I love The One-Armed Swordsman for a variety of reasons. The sets and filming all work to capture a tightly contained world of martial heroes. It almost feels cozy and like it has half a foot on the stage (it is very easy to see how much of this was likely inspired by theater). Most importantly I like the film because the protagonist is maimed, and I think this has appeal to anyone who has every felt disadvantaged or handicapped by circumstances. Even before he loses his arm, it is clear that Fang Kang is looked down upon by his fellow students due to his low birth. And why this works is it captures the essence of the martial arts for me. Fang Kang begins with the worst possible handicap for a swordsman, a lost arm. And not just any arm, but his right arm. But through hard work and perseverance he adapts, developing a new style that outwits his school's enemies. He takes what little he has and turns it into something potent. 

This is also a wuxia movie that emphasizes the problems inherent to the martial world (I hope to feature a couple of other movies that deal with this theme soon). It is about the cycle of grudges and violence that plagues martial families for generations. The film opens with a murder (Kang's father) caused by a grudge, and ends with a battle caused by a grudge. Xiao Man is the voice of reason in this world and that is probably one of the reasons Kang is drawn to her. Because of her experience with her father, she wants Kang to retire from the martial world to live as a farmer with her.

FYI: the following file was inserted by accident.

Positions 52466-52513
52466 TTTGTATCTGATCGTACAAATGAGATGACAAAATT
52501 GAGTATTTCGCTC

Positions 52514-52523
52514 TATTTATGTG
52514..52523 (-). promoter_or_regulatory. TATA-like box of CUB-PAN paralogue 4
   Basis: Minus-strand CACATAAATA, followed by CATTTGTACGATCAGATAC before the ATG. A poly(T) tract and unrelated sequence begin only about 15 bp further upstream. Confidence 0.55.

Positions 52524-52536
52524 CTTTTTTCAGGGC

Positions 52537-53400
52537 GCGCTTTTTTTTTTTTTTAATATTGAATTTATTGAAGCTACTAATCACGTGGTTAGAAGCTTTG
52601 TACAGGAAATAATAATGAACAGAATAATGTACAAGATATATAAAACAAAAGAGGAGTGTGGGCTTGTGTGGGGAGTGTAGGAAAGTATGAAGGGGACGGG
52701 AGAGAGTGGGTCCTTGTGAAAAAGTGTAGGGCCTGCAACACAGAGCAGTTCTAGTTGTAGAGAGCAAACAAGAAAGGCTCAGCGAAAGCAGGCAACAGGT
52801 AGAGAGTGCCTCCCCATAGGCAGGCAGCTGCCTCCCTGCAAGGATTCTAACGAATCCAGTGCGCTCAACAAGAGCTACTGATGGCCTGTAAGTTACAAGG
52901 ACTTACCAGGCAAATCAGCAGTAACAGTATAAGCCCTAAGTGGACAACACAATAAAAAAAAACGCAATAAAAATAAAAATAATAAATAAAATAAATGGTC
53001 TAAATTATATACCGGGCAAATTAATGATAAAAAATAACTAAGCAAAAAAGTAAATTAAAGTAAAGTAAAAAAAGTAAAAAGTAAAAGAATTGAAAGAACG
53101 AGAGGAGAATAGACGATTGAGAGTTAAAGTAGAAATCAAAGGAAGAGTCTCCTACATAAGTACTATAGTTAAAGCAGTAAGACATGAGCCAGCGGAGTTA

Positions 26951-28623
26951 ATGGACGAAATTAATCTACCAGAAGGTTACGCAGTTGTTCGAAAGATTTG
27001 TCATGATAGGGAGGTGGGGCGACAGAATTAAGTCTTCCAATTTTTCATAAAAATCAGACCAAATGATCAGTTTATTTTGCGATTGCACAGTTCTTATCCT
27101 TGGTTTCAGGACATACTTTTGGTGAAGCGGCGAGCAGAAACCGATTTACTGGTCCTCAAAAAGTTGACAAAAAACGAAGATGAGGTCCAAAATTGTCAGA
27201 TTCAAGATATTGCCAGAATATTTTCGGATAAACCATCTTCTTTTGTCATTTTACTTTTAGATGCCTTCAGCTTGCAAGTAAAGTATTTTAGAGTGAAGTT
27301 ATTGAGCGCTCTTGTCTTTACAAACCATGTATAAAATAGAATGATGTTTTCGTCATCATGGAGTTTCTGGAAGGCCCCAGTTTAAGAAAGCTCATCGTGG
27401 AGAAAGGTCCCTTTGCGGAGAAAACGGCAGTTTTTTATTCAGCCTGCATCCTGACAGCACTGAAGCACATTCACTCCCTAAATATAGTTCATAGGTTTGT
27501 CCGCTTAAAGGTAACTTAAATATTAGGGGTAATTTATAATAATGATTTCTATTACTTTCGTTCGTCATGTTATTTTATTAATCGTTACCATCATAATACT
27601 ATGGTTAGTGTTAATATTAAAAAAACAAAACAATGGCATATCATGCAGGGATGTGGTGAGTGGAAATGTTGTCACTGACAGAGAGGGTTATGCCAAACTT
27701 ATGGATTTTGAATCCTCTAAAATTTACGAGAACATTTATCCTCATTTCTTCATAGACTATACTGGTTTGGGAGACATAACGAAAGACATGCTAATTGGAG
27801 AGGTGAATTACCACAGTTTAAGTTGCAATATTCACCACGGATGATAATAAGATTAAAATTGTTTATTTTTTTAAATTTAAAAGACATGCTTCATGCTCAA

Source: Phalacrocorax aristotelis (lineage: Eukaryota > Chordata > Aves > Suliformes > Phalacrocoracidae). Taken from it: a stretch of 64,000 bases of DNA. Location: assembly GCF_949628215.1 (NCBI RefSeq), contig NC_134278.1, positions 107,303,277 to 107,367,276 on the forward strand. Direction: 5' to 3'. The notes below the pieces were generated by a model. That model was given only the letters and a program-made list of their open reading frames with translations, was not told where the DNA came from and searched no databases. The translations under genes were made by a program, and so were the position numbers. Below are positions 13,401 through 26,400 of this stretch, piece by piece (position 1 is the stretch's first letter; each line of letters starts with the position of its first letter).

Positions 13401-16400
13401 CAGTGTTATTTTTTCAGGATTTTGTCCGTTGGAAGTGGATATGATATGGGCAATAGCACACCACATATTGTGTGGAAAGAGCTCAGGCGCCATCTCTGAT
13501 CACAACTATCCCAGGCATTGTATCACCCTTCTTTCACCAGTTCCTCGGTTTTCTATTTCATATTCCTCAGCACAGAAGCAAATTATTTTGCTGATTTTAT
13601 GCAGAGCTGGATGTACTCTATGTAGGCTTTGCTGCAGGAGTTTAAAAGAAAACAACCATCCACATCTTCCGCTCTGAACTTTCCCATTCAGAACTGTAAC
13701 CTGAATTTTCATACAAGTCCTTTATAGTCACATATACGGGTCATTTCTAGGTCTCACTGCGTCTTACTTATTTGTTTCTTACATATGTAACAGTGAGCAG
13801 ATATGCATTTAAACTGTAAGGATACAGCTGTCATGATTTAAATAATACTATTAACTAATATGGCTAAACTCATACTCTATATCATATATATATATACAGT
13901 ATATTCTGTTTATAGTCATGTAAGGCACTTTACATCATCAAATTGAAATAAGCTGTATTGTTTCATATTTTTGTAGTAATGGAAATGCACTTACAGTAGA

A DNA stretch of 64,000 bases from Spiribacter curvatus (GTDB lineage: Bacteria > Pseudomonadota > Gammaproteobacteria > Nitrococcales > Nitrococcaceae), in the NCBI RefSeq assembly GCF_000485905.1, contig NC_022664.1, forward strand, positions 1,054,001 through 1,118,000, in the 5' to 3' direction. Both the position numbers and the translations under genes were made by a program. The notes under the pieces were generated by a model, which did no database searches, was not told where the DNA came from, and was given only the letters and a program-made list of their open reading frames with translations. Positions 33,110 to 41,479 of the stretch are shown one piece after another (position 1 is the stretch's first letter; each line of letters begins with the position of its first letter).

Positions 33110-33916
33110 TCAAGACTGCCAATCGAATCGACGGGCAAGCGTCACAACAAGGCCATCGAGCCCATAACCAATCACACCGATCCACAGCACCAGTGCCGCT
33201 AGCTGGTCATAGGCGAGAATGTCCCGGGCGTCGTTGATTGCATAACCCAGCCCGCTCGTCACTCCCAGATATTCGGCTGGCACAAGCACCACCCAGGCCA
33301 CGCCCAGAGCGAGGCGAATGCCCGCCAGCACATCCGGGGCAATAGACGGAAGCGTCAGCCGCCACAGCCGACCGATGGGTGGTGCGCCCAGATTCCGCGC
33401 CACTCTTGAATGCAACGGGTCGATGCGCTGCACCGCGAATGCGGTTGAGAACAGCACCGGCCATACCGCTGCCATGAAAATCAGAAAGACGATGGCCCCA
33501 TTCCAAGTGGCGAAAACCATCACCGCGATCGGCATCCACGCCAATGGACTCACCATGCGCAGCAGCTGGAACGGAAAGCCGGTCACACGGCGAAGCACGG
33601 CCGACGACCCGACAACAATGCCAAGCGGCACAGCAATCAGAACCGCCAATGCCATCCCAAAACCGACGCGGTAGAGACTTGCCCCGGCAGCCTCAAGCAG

A lot of the little touches in The One-Armed Swordsman also contribute to my enjoyment. I like how all the smaller pieces fit together so nicely in the end (his father's sword and his off-handed technique circumventing Long Armed Devil's sword locking mechanism for example). 

I didn't give it as much coverage as it deserved, but the love story between Kang and Xiao Man is very important in the movie, and I think handled well. It also provides most of the tension for Kang, because he is torn between wanting to protect his master and wanting to leave the martial world to be with Xaio Man. It is effective and handled in a way that is believable. 

This is an absolute classic and it genuinely stands the test of time. If you get an opportunity to watch it, definitely do so. Thankfully it is also a film that has been well preserved. It should be easy to find a copy with excellent quality audio and video. 

For gamers there is a lot here to inspire. More in the realm of NPCs and institutions I think. I once used The One-Armed Swordsman as the basis for a small mystery in my Oriental Adventures campaign and it worked very well. I tweaked it considerably of course, and I think most GMs can take some of the basic elements like I did, fleshing them out into something much more substantial. 

No comments:

Post a Comment